WASHINGTON: US lawmakers rubber-stamped a short-term bill to lift the nation’s borrowing authority on Tuesday (Oct 12), averting the threat of a first-ever debt default – but only for a few weeks.
The Democratic-controlled House of Representatives voted along party lines to pass the stop-gap US$480 billion hike, which advanced from the Senate last Thursday after weeks of heated debate.
“It’s about the kitchen table, it’s about our economy, the global economy, but it’s also about our constitution which says the full faith and credit of the United States shall not be in doubt,” Democratic House Speaker Nancy Pelosi told reporters ahead of the vote.
Democratic leaders had spent weeks underlining the havoc that a default would have wrought, including the loss of 6 million jobs and US$15 trillion in household wealth as well as increased costs for mortgages and other borrowing.
Republicans refused to offer any of their own votes to avert the crisis, and even blocked Democrats who control Congress from lifting the limit on their own, via a simple majority.
But the party dropped its blockade in the Senate last week, ending for now an impasse that risked leaving the federal government incapable of securing and servicing loans after Oct 18.
The new arrangement merely kicks the can down the road, possibly to complicate another major funding deadline – a shutdown that would begin from Dec 3 when the government’s coffers theoretically run out.
“FULL FAITH AND CREDIT”
The borrowing cap may yet turn out to be less pressing, however.
Economists estimate that the nation will reach the new, revised debt limit sometime in mid-December or early January – slightly later than the Dec 3 date that Congress originally projected.
The United States spends more money than it collects through taxation so it borrows money via the issuing of government bonds, seen as among the world’s most reliable investments.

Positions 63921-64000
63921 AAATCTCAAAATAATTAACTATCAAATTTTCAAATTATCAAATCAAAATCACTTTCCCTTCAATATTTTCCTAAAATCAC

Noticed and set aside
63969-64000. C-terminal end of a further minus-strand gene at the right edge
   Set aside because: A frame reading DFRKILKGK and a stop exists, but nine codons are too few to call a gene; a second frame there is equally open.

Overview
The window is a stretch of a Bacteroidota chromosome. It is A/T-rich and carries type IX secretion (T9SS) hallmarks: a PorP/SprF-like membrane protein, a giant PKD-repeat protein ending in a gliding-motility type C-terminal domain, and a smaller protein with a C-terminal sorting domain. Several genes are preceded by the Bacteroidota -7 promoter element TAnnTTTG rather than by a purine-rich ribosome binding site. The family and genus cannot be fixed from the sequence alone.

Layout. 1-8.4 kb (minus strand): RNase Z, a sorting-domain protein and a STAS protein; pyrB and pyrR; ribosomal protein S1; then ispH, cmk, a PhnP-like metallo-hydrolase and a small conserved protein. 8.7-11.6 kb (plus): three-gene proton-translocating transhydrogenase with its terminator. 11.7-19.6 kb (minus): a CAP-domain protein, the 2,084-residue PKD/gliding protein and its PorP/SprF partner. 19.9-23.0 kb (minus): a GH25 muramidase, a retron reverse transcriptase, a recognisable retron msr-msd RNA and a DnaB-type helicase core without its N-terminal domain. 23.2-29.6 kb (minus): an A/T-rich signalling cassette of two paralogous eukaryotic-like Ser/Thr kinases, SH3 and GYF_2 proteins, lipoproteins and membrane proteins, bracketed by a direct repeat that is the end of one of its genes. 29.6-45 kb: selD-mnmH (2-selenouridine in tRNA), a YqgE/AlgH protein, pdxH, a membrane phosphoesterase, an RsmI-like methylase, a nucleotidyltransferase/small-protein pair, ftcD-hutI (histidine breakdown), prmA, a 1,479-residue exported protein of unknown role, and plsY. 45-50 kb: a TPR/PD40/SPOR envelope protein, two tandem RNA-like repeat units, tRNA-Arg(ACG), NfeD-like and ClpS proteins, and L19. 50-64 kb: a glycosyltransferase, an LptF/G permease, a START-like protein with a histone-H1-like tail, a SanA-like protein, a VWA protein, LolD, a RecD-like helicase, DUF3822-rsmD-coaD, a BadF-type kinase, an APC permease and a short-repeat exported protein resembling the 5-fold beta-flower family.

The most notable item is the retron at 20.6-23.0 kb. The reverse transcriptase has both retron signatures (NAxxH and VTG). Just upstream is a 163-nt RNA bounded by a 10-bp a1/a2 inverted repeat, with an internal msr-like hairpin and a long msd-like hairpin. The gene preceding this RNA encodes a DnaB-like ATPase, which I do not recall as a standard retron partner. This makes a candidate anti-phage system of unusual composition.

Around 80 years ago lawmakers introduced a limit on how much federal debt could be accrued.
The ceiling has been lifted dozens of times to allow the government to meet its spending commitments – usually without drama and with the support of both parties – and stands at around US$28 trillion.
But Republicans in both chambers of Congress have this time objected, saying they refuse to support Biden’s “reckless” taxing and spending plans.
In reality, raising the debt ceiling does not authorise new spending – it merely pays for expenses that both Republican and Democratic administrations have already committed to.
“This is about meeting obligations that the government has already incurred, including from the bipartisan COVID-19 relief or legislation passed last year,” Pelosi said.
“Only 3 per cent of the current debt that we’re addressing here has been incurred during the Biden years.”
The absurdity of regularly risking a recession – not to mention America’s credit rating and the stability other major economies – over partisan squabbling has not been lost on Congress.
Pelosi was asked Tuesday about a growing clamour to take the decision on raising the debt ceiling away from the party politics on Capitol Hill and give it to the Treasury.
“That seems to have some appeal to both sides of the aisle because of the consequences for people of not lifting it,” she said.
“Many, many Democrats and Republicans have voted against lifting the debt ceiling – but never (before) to the extent of jeopardising it.”